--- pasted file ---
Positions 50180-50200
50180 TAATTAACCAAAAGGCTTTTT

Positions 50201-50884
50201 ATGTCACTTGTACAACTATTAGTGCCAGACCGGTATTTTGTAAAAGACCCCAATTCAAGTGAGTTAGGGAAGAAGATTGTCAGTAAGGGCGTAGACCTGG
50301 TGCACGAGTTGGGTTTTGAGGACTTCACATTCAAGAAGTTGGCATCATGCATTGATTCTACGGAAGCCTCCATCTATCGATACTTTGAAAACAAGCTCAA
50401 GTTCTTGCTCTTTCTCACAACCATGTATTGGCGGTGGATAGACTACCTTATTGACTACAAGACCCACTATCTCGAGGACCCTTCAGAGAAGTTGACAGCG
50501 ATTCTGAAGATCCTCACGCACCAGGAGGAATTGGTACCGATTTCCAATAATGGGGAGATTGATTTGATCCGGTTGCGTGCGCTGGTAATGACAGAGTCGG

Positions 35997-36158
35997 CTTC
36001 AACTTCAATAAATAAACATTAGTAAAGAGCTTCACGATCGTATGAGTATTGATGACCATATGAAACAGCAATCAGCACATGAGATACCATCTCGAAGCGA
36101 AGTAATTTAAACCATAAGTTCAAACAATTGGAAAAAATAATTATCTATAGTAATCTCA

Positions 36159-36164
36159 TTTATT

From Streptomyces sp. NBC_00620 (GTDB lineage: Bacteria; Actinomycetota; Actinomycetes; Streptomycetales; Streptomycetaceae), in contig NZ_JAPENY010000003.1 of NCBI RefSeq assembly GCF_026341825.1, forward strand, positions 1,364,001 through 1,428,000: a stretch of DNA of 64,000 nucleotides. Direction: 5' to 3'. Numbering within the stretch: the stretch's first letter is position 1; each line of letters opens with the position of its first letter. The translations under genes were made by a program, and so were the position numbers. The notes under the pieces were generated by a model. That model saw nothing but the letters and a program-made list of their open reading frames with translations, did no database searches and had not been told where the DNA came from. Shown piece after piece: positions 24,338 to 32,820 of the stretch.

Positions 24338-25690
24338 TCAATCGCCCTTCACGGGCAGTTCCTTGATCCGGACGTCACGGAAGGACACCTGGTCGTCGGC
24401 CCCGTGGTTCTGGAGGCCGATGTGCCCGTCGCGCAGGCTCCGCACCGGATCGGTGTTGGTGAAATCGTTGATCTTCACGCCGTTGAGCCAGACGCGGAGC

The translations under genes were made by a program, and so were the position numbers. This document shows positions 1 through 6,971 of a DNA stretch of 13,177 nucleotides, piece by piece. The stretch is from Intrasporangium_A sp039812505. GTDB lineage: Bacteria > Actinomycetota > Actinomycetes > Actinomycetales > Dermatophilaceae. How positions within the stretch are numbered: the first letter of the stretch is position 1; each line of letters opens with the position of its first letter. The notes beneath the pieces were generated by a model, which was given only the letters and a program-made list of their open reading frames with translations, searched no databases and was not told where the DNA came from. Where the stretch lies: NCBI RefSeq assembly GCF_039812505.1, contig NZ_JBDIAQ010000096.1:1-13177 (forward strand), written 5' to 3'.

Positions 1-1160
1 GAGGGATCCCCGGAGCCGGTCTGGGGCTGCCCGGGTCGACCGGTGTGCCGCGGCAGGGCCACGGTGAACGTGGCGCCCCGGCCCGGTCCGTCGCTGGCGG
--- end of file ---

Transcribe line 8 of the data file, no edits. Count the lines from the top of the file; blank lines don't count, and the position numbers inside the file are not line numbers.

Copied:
Positions 35997-36158